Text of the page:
Say what you want about America's post-Sept. 11 airport indignities. At least they have been ecumenical, without regard to position or power. That was the harsh lesson Michigan congressman John Dingell learned last week at Reagan National Airport in Washington.
Dingell is a ranking member of the House Energy and Commerce Committee. He is a powerful force in the nation's capital but not powerful enough to keep a uniformed security employee from forcing him to drop his pants.
Dingell kept setting off alarms on the airport's metal detector, no matter how many items he removed from his pockets. The congressman explained that he has an artificial hip, which happens to be made of steel. He also has a metal knee brace and metal pins that have been surgically implanted into his ankles.
The tin man from "The Wizard of Oz" wouldn't have had a more difficult time at an airport. You could probably decorate Dingell with your child's best school papers, using refrigerator magnets. He is, in other words, a security screener's worst nightmare.
Still, according to the Washington Post, it wasn't until he refused to put his wallet on the conveyor belt that runs through an X-ray machine that the trouble started. Dingell had reasons to say no. Someone had stolen his wife's jewelry from such a conveyor belt a few weeks earlier. That didn't matter. He was asked to enter a side office and drop his trousers, just to make sure it was he, and not something he carried, that was made of steel.
Meanwhile, one day earlier in Tampa, Fla., a 15-year-old boy named Charles Bishop had walked onto a small airport tarmac without coming anywhere near a detector of any sort, stolen an airplane and crashed it into a tall downtown building. In his pocket was a note explaining his fondness for Osama bin Laden.
And there, laid bare for all to see, is the great inconsistency in America's homeland defense strategy. Commercial travelers are put through wringers, picked apart and examined like military inductees. Meanwhile, at roughly 18,000 small general-aviation airports nationwide, people enter everything from tiny single-engine planes to corporate jets with little or no security checks.
The discrepancy is understandable for two reasons. First, the Sept. 11 terrorists commandeered commercial jets to spread their mayhem. Second, the cost of outfitting every little airport in the country with federally employed security screeners, and with the equipment necessary, would make even a professional athlete blanch.
Still, can we really feel safe with anything less? Hasn't young Charles Bishop given us a glimpse of what could happen? Actually, he has, in a tragic way, reminded us of one important thing. Life cannot be made completely safe. The government cannot guarantee that tragedies won't occur, even on a grand scale.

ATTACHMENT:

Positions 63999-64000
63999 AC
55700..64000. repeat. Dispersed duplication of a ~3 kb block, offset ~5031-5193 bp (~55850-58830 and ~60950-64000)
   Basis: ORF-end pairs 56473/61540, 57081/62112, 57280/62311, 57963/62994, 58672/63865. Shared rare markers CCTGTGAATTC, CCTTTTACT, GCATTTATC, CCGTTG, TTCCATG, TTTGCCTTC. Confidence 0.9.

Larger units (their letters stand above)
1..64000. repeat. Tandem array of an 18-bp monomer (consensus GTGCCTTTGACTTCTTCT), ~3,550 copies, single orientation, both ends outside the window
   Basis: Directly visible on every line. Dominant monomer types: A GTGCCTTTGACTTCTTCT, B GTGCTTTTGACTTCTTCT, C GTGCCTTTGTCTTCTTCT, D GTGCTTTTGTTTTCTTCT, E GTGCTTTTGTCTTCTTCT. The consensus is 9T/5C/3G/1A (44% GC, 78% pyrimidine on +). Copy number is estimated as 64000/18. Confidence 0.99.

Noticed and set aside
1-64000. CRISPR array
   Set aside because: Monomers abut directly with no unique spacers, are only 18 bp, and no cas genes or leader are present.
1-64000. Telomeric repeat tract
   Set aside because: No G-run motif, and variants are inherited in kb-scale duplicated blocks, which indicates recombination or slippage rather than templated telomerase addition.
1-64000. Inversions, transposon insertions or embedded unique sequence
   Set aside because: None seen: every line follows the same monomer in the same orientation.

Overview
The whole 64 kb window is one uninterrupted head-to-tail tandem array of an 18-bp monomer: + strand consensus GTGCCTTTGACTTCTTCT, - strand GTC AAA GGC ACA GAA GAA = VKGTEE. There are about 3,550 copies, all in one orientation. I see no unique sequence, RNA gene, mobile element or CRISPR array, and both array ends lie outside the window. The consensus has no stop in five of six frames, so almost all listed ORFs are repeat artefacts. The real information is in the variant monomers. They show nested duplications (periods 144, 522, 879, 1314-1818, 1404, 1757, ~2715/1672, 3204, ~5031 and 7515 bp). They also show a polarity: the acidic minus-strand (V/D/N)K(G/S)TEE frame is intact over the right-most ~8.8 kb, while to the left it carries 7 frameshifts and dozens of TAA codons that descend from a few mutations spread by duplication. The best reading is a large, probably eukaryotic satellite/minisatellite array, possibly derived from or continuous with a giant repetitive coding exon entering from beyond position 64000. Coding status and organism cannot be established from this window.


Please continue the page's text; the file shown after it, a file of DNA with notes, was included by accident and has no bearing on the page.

Years ago, a police officer taught me an important lesson. I was on a ride-along, sitting next to him in a squad car on a busy downtown street. Pedestrians surrounded us on all sides. We were outnumbered, he pointed out to me. If a majority of the folks decided to break the law or to attack the police, there would be little anyone could do. But, he said, the overwhelming majority of people are law-abiding, and the police have to rely on them for help. It is the biggest weapon against crime.
So it is in the current crisis. The only sure defenses are the ears and eyes of law-abiding people who notice and report suspicious things.
Of course, it is possible other steps can and should be taken. But it isn't practical to clamp down on every small airport in the land. Not every tragedy has an official solution.
Still, the commercial aviation frisks will continue, as will long lines. They should, if for no other reason than that they are catching people. Incredibly, screeners in Chicago last week stopped a man with four pocketknives, a box cutter, two flares and a bottle of lighter fluid.
Occasionally, people will suffer indignities. Sometimes, despite a general understanding of the need for patience, people will become angry. In Baltimore, airport officials have hired professional entertainers to juggle or tell jokes to people who stand in long lines waiting to pass through security. On a recent trip there, I saw a Groucho Marx look-alike tapping a pretend cigar and asking the woman ahead of me to say the secret word. She did not look amused, but it did lighten the ordeal for many of the rest of us.
Rep. Dingell may not be so amused. But he, and the rest of us, can only hope the need for such measures will disappear some day soon.
Jay Evensen is editor of the Deseret News editorial page. E-mail: email@example.com